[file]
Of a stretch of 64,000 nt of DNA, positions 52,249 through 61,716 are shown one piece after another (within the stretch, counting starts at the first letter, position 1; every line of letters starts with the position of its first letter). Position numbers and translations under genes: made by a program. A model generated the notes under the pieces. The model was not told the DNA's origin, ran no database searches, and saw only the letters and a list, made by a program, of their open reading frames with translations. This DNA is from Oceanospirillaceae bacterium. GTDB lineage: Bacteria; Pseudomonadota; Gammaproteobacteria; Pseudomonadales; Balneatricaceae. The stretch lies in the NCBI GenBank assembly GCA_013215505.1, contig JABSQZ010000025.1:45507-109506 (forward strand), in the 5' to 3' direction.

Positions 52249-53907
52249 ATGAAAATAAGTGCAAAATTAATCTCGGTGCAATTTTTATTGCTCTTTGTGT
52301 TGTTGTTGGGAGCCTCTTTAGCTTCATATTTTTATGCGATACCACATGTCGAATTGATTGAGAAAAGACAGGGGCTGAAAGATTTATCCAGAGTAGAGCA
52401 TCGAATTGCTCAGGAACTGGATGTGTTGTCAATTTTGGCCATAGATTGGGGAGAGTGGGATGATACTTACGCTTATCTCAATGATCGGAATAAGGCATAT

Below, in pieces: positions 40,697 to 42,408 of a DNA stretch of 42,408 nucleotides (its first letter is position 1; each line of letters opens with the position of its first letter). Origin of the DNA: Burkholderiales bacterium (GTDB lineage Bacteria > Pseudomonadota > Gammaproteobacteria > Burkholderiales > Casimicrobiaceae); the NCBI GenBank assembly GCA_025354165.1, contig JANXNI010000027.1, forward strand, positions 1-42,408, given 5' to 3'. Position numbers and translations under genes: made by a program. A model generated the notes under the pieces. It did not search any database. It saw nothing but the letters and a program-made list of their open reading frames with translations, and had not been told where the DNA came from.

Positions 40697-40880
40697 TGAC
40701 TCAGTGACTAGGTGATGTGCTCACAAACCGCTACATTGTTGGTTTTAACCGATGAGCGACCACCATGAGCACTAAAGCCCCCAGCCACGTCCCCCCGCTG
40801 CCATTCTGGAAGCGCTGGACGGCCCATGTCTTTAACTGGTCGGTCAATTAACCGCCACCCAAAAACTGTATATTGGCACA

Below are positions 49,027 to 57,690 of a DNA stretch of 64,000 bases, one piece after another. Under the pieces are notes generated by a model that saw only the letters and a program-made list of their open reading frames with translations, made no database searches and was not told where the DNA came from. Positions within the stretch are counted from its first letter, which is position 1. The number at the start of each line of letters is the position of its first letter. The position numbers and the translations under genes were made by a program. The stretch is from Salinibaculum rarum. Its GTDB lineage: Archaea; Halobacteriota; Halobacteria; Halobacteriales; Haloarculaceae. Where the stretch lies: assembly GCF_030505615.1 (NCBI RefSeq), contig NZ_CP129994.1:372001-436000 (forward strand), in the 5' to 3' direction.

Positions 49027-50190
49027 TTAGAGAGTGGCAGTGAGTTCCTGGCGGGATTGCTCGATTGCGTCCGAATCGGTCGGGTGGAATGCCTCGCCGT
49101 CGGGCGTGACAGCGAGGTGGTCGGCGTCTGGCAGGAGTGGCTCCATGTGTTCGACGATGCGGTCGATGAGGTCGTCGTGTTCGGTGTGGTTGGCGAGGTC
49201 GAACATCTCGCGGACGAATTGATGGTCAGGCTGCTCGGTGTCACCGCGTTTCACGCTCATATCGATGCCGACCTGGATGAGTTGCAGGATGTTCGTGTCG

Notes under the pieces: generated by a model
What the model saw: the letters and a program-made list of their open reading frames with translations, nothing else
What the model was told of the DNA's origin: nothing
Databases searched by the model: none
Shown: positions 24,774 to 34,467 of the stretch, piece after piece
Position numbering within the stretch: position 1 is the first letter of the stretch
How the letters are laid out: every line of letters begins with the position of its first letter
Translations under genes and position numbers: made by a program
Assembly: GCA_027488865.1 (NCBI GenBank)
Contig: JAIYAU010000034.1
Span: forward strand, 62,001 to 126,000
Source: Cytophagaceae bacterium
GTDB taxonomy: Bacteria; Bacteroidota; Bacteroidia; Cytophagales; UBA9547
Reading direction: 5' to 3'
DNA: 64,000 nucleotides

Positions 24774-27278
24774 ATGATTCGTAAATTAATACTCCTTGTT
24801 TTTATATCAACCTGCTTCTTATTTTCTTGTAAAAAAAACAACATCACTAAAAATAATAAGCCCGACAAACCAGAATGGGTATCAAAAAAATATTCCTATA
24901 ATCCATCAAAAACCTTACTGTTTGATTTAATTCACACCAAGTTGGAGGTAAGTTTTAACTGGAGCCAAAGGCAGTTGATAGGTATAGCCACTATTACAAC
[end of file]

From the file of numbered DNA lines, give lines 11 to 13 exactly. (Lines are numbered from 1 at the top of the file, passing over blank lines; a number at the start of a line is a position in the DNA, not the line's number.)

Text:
Below are positions 49,027 to 57,690 of a DNA stretch of 64,000 bases, one piece after another. Under the pieces are notes generated by a model that saw only the letters and a program-made list of their open reading frames with translations, made no database searches and was not told where the DNA came from. Positions within the stretch are counted from its first letter, which is position 1. The number at the start of each line of letters is the position of its first letter. The position numbers and the translations under genes were made by a program. The stretch is from Salinibaculum rarum. Its GTDB lineage: Archaea; Halobacteriota; Halobacteria; Halobacteriales; Haloarculaceae. Where the stretch lies: assembly GCF_030505615.1 (NCBI RefSeq), contig NZ_CP129994.1:372001-436000 (forward strand), in the 5' to 3' direction.

Positions 49027-50190
49027 TTAGAGAGTGGCAGTGAGTTCCTGGCGGGATTGCTCGATTGCGTCCGAATCGGTCGGGTGGAATGCCTCGCCGT